There were plenty of times during the last 10 years when I said to myself “I can't do this anymore”. The phrase will be familiar to mental health workers up and down the country, often uttered following one of the tragically routine incidents in our working lives: The moment when you tell someone you've had to make call that may lead to their loss of liberty, the funerals attended only by professionals, or the heartbreak of admitting to someone clearly in the grip of torment that there is nothing you can do to help.
It's tempting to say it was some dramatic event of this nature that lead me, in February of this year, to tell my line manager that I really couldn't do this anymore, but it wasn't. After a decade on the front line, I'd got to the point where my skin was thick enough to cope with the endless cycle of disappointment and frustration. What really did for me was the inescapable conclusion that no matter how hard I, the organisation I worked for, or the sector as a whole toiled away, things just weren't going to get better. How then, should I react to the speech given yesterday by Ed Miliband, in which he stated his intention to “deploy all the resources of Britain” in order to best meet “the challenge of mental health”?
Perhaps it’s best to start with a look at the current state of our mental health system. Prior to the financial crisis of 2008, the sector was just about coping. Granted, it was still very much the Ugly Duckling of health care, but there was a sense that we were bailing the ship out at a rate that was roughly approximate to the water we were taking on. Resources were always scarce, margins of error were wafer thin and morale was never better than adequate, but if things stayed as they were, we would just about muddle through.
As it happened, things did not stay the same. I remember a feeling of dread slowly spreading across the sector as the economic news got more and more apocalyptic. At first, it felt like a phoney war: Lehman Brothers had gone bust and voices across the political spectrum predicted dire consequences, yet the world continued to turn. However, by 2010 things started to happen and happen very quickly. At this time I was a Housing Support Worker for a local charity and like most voluntary sector organisations, we were nearly 100 per cent dependent on local government and the NHS for funding. Just prior to the general election, a huge chunk of this funding was withdrawn and services that our clients had relied on for years began to close or scale back. At first, we hoped the Big Society would come riding to the rescue, but as the Coalition eased into power, these hopes faded. I would love to say that this was where the bad news ended, but the brutal truth is this was just the beginning.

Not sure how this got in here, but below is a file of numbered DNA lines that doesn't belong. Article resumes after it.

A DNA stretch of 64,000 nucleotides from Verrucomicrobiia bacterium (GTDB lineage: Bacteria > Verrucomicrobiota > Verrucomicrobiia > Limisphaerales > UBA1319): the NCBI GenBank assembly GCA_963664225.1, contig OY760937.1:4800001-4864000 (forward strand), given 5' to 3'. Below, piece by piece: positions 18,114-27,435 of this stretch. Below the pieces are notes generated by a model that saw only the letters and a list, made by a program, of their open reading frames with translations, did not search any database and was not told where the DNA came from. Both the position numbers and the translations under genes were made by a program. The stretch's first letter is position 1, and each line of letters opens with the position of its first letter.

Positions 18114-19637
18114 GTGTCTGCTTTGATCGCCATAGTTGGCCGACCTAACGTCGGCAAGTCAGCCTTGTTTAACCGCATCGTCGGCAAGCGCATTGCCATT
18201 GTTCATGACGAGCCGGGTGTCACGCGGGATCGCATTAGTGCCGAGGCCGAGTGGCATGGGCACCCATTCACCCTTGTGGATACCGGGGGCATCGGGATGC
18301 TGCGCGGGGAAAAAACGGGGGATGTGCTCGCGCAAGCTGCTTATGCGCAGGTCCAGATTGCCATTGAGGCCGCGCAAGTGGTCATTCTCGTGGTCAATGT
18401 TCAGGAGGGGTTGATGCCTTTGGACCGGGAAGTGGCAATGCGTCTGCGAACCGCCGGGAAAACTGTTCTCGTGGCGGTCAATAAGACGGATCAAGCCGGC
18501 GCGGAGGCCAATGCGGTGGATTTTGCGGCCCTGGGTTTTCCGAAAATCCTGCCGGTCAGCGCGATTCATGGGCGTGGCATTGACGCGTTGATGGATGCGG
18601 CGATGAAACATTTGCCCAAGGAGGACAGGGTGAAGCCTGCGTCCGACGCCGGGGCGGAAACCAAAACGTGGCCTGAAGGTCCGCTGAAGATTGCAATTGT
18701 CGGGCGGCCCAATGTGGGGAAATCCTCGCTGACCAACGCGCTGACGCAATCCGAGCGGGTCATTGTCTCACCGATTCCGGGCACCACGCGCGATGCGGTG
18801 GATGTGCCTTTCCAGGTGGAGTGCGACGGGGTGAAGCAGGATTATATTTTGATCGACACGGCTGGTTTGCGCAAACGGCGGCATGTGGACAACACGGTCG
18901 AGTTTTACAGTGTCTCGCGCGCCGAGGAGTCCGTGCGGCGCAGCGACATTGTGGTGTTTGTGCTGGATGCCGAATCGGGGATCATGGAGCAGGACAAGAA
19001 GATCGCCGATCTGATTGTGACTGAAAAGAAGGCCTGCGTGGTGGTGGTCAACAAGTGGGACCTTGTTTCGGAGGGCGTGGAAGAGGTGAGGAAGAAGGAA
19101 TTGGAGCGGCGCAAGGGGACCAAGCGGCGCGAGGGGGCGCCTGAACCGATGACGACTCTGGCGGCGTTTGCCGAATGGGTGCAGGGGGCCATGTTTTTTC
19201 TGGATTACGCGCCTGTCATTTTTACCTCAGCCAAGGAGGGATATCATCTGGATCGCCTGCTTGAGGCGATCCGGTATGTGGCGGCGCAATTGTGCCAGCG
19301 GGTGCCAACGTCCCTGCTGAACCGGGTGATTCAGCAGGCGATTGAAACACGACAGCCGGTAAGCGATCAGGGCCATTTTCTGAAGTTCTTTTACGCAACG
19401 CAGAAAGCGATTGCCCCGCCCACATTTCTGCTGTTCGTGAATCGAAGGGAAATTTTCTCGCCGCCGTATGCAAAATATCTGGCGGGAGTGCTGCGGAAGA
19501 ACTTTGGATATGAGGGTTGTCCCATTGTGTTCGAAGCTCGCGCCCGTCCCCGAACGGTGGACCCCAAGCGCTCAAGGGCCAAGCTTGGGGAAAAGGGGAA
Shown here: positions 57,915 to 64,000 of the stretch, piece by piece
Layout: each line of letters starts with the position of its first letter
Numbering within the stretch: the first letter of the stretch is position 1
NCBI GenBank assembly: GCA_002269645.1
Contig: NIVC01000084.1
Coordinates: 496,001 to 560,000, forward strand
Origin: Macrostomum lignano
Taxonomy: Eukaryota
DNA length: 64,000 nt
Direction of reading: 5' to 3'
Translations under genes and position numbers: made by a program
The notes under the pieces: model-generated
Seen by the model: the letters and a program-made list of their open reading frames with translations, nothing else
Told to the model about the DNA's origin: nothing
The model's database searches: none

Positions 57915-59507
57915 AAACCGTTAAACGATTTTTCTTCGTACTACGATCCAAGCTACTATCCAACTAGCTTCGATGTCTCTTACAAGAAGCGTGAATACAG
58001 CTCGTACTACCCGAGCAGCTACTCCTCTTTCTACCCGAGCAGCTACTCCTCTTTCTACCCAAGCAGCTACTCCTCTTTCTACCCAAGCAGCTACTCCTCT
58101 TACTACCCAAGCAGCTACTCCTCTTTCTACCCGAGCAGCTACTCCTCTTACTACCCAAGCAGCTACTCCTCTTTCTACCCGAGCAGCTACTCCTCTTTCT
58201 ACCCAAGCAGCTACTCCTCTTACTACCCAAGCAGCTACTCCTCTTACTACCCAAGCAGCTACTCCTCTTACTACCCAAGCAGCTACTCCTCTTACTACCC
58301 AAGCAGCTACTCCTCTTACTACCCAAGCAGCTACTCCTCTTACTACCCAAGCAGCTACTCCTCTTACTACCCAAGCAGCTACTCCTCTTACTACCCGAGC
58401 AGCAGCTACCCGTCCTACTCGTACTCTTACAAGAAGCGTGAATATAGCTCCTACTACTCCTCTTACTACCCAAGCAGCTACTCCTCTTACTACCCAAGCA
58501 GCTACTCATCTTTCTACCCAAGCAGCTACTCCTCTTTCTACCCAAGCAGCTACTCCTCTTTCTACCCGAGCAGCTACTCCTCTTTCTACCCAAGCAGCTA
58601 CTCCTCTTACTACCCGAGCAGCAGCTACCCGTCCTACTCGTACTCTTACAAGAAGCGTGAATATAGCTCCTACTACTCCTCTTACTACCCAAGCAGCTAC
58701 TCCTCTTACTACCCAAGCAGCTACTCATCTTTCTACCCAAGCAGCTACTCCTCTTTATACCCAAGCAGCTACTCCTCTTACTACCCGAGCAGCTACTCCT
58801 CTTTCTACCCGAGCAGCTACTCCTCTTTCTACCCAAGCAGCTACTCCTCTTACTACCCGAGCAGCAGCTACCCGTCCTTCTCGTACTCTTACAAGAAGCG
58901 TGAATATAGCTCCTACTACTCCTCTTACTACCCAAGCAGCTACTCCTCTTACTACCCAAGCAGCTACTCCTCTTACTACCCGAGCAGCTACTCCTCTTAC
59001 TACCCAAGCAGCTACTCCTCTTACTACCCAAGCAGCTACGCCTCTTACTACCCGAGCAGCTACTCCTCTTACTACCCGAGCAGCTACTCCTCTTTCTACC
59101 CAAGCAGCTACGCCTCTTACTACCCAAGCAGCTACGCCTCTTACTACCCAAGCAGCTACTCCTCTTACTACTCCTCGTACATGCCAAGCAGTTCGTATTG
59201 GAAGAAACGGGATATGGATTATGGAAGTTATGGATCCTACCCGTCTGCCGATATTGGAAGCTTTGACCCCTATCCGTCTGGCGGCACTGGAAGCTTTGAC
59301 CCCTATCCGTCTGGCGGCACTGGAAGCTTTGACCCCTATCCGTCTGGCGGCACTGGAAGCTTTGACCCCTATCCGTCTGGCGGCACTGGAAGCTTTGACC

The next wave of despair to engulf the sector had started to build on Labour's watch when they introduced Employment and Support Allowance, a benefit of Kafkaesque complexity which many people with mental health problems rely on. Helping clients negotiate their way through the Work Capability Assessment, a short face-to-face interview designed to determine the clients eligibility for benefits proved an infuriating experience for us, and was more stressful for our clients, usually people already at the limit of what they could cope with. Even so, we weren't prepared for just how harsh the benefits system as a whole would become under the Coalition.
Night after night, the news carried stories of proposed reductions to the various sources of income or relief that people with mental health problems rely on. The squeeze on housing benefit and the plan to cut council tax benefit may sound like they only affect peoples' income to the tune of a few pounds a week but when put in the context an already meagre settlement and rising prices, they conspire to make tough lives even tougher.
So this is where we're at now: A perfect storm where services across the board are already creaking ominously, yet will still have to hold steady against a rising tide of poverty, social ills and the 77 per cent of cuts that the Institute for Fiscal Studies says are still to come.
Against a backdrop such as this, it's hard to welcome the content of Ed Miliband's speech with anything other than open arms. Yet, if he is serious about getting to grips with the problems in the mental health sector, he must be prepared for long, hard and unpredictable fight, that has so far bested every governmental challenger.